05/24/2011 05:40 pm ET Updated Jul 24, 2011

Agricultural Policy Should Fuel Health, Not Epidemics!

Today, doctors wrote a prescription for Congress. If followed, this prescription will not only help heal our country's fiscal woes, but protect the health of millions of Americans.

The Physicians Committee for Responsible Medicine (PCRM) sent a letter to Representative Hal Rogers, Chair of the House Appropriations Committee, this morning that outlined a plan to reform the way the United States Department of Agriculture (USDA) spends its money on food.

The outcome of this plan would be federal savings and reduced medical costs for Americans because it would reverse the current system that heavily favors the food that clogs our arteries, widens our waistlines and wreaks havoc on our bodies in many other ways.

About 60 percent of all deaths in the United States are caused by diseases linked to unhealthy diet, including heart disease, cancer and stroke. Poor diet is also linked to skyrocketing epidemics of obesity and Type II diabetes.

At the moment, the USDA spends billions of dollars on agricultural programs that, for the most part, support the production and distribution of the very foods health experts tell us to avoid.

That means that the foods linked to those quadruple heart bypasses and kidney dialysis that are racking up our country's health care bills are also the foods that make up the bulk of the USDA's grocery list.

The USDA's own Dietary Guidelines for Americans direct us to choose more plant-based foods, like fruits and vegetables, and to avoid meats, cheese and other foods laden with solid fats and cholesterol. But in 2009, USDA spent more than twice as much buying meat and dairy as it did on fruits and vegetables. What that means is that the USDA used taxpayers' money to buy about $1.5 billion worth of meat and dairy.

The statistics are even worse when we look at the billions of dollars the USDA spends in agricultural subsidies each year. Data shows that about 63 percent of agricultural subsidies support the meat and dairy industries, while fruits and vegetables receive less than 1 percent! Furthermore, the top beneficiaries of these subsidies are wealthy agribusinesses, while smaller more sustainable farms are pushed out of business.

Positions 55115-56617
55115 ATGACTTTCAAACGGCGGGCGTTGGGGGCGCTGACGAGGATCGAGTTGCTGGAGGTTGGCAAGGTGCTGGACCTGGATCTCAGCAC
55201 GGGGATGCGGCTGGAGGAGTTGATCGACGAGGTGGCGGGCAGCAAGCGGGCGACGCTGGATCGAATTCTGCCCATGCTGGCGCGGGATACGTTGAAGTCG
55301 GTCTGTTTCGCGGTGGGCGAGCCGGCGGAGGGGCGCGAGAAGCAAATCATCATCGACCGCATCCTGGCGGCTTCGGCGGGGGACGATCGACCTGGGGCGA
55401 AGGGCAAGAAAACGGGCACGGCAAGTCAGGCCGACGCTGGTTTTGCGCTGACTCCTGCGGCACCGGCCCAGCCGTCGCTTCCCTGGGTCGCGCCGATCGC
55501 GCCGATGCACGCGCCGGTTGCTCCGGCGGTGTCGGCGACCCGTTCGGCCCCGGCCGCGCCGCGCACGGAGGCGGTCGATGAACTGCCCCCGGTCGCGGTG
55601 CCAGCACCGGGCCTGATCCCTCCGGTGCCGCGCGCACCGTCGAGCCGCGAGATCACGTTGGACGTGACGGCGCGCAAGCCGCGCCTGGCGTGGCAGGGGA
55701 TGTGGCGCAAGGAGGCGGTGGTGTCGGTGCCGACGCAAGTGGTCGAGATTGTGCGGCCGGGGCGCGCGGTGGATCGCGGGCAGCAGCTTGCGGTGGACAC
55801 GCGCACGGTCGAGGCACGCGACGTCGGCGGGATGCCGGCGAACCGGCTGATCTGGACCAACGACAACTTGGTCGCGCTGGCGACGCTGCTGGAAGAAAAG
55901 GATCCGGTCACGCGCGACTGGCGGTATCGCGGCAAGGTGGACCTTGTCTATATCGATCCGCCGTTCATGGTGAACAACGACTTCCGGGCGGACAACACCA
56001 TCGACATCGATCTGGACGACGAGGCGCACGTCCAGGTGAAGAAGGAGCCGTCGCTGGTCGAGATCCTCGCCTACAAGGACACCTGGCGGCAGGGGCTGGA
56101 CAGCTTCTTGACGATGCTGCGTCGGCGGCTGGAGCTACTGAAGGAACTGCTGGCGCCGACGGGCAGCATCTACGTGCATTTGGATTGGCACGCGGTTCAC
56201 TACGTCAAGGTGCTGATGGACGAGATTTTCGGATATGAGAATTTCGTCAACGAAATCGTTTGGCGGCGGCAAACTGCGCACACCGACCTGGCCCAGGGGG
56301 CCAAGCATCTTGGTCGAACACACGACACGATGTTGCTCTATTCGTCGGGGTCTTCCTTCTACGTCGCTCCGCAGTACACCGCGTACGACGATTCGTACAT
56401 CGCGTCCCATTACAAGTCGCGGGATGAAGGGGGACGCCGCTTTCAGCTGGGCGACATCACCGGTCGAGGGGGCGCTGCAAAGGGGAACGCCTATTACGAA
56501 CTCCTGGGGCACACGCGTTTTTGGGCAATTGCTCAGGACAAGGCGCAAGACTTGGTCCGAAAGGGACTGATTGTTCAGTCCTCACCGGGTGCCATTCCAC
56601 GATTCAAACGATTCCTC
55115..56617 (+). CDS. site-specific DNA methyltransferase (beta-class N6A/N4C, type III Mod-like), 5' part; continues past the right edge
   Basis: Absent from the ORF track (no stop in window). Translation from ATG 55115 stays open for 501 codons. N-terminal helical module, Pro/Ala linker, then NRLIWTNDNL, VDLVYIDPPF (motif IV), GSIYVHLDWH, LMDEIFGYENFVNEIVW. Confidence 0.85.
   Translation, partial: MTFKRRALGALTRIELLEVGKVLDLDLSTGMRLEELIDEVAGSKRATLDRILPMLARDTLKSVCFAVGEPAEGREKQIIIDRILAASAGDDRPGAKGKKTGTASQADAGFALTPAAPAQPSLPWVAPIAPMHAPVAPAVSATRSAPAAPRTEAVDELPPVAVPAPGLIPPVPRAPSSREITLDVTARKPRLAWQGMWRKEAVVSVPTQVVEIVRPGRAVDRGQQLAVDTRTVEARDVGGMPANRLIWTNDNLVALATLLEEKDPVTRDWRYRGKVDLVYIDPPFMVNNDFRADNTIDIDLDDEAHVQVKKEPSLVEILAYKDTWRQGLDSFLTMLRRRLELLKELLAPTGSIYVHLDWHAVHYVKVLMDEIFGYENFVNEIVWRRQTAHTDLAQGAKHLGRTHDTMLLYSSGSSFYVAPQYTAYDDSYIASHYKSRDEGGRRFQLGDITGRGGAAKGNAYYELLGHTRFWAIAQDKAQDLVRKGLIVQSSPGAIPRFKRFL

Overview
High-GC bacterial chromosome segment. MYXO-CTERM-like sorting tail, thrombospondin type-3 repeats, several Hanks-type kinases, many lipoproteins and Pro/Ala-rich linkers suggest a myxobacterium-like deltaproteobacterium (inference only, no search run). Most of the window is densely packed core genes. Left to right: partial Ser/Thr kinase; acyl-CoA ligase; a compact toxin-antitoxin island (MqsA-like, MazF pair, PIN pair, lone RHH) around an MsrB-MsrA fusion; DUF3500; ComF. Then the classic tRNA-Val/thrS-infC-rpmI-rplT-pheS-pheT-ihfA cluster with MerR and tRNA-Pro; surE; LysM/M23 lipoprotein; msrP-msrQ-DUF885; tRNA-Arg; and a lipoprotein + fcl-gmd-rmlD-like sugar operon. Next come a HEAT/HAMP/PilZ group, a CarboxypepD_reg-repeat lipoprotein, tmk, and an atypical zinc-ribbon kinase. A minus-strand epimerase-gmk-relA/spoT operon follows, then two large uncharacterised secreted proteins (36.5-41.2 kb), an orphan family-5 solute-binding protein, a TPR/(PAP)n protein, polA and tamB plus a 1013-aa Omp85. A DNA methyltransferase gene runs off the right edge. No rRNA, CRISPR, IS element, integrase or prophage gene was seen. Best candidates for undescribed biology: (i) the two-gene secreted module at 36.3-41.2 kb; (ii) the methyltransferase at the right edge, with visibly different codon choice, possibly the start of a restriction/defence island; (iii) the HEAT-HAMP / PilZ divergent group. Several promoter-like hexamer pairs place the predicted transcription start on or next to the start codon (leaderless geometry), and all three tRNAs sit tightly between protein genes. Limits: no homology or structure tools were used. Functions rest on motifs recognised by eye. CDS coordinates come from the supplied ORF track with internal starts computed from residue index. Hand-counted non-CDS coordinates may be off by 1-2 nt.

Americans are not only paying for these programs, they are also paying for the health care costs that go along with chronic disease. The American Heart Association estimates that by 2030, direct costs related to cardiovascular disease will triple to around $818 billion. The direct medical costs associated with obesity in 2008 totaled $147 billion. In 2010, diabetes alone cost $116 billion dollars.

The long-term implications of paying huge medical costs make it clear that we need to reform our food and agriculture programs, which is where PCRM stepped in, presenting several specific recommendations.

First, the USDA should align its food purchases with recommendations from its own Dietary Guidelines. It simply doesn't make sense to pour billions of federal dollars into the food that harms our health.

To rein in the outrageous spending on agricultural subsidies, PCRM also recommended ending agricultural subsidies to businesses that make more than $250,000 a year. Lastly, members of Congress and their spouses should be barred from receiving any direct payments. An Environmental Working Group study found that nearly two dozen current members of Congress have received agricultural subsidies. These members have a serious conflict of interest and must be prohibited from propping up a system that is damaging our nation's health.

These modest proposals are a common sense way to begin solving the many problems stemming from a flawed food system. Let's put healthy food back on the country's menu and reform agricultural policy.

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